“But publishing still costs money,” you will say. Yes it does. But, first, not as much as the existing publishing empires are charging — no other than the Economist recently called their business model a “licence to print money” (Elsevier’s 2011 profit was £768m). Even Harvard said it could no longer afford the rising prices.
Secondly, there are better business models than the current one which rips off the public several times at once. The Public Library of Science (PLoS), a foundation that publishes a number of leading science journals, is funded mainly through fees by the author. That may sound strange at first glance to some, but if you think about it the model is far superior. Third models exist as well.
And then: why not be really innovative? Journals could still sell printed matter, for instance a print-on-demand version of articles that the reader could individually select and order, say for single articles or combined pieces from different journals. Think a thematic special issue. And why not offer a truly attractive print issue for subscription, say, a journal’s top-dozen most-downloaded, or most-cited, articles per year in one binding? That would be a must-read for students and scholars alike. I would subscribe to a few of such “best-of” issues, and I’m not subscribing to any scholarly print journal now.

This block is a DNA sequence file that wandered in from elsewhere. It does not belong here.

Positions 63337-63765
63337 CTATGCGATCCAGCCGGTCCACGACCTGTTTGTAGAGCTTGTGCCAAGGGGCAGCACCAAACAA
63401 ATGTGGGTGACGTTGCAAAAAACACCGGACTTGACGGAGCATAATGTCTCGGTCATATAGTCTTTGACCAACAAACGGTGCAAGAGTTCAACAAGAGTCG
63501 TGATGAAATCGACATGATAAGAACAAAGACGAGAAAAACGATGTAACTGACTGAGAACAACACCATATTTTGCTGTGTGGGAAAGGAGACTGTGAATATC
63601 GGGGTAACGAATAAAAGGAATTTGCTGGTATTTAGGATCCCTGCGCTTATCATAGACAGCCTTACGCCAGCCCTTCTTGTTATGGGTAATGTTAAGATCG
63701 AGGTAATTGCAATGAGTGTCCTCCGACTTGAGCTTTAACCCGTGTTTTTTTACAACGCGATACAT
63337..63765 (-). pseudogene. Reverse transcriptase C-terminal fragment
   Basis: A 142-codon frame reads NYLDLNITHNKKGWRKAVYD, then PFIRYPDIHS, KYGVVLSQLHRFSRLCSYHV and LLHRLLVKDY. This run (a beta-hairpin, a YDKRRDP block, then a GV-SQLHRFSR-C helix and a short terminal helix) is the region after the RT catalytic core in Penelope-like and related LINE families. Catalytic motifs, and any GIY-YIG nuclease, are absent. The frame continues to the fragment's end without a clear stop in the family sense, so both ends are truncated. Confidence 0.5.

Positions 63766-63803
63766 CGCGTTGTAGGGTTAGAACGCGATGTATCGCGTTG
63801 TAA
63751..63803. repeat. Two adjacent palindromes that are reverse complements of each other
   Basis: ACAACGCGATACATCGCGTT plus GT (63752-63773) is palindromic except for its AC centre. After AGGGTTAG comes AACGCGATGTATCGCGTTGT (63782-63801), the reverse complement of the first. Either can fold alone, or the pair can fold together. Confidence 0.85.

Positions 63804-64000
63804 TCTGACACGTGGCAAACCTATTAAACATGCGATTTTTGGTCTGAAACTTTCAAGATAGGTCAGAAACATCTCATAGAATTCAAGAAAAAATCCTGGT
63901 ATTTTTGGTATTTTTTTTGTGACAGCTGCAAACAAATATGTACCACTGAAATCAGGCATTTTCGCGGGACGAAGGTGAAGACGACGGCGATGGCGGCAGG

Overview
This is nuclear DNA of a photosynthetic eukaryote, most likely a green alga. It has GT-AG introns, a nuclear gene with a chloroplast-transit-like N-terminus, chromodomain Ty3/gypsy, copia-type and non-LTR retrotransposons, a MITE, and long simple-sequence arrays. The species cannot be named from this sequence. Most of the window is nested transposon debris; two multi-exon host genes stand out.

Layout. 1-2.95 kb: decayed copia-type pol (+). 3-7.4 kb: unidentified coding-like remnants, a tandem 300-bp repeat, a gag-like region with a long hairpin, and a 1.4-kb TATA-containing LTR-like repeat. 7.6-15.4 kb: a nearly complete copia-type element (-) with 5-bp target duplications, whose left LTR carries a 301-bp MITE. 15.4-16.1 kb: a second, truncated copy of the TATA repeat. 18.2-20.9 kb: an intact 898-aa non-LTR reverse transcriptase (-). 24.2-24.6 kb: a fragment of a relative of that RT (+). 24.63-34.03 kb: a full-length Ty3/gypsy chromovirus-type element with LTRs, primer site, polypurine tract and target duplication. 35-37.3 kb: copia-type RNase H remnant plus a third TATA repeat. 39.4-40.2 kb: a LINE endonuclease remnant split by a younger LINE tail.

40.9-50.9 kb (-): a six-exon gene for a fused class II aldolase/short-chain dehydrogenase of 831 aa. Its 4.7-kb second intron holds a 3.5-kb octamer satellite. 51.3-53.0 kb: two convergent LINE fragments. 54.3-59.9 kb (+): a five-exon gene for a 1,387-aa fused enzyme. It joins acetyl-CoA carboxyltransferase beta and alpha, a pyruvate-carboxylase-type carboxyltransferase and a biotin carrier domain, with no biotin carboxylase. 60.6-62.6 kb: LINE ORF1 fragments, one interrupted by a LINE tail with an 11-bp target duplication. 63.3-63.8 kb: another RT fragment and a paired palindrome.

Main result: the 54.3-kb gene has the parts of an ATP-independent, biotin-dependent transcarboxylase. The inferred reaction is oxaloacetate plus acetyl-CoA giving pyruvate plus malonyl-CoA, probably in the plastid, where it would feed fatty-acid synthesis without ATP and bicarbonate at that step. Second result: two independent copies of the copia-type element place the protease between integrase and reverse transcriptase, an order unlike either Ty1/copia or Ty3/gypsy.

So, Elsevier, Springer, Wiley, Taylor & Francis: it’s springtime. Scholarly knowledge wants to be free. The lettered masses are gathering, icepicks in hand, eagerly squinting beyond the paywall, up to the fortified ivory tower, impatiently asking, What are your suggestions for reform?
The options are either serious reform or creeping revolution — it’s only a question of time. Ok, tenured professors will probably not smash your windows with bricks. But remember Stevan Harnad’s “Subversive Proposal“? The Berlin Declaration? Now even Harvard University is asking scholars to consider resigning from editorial boards. Expect more.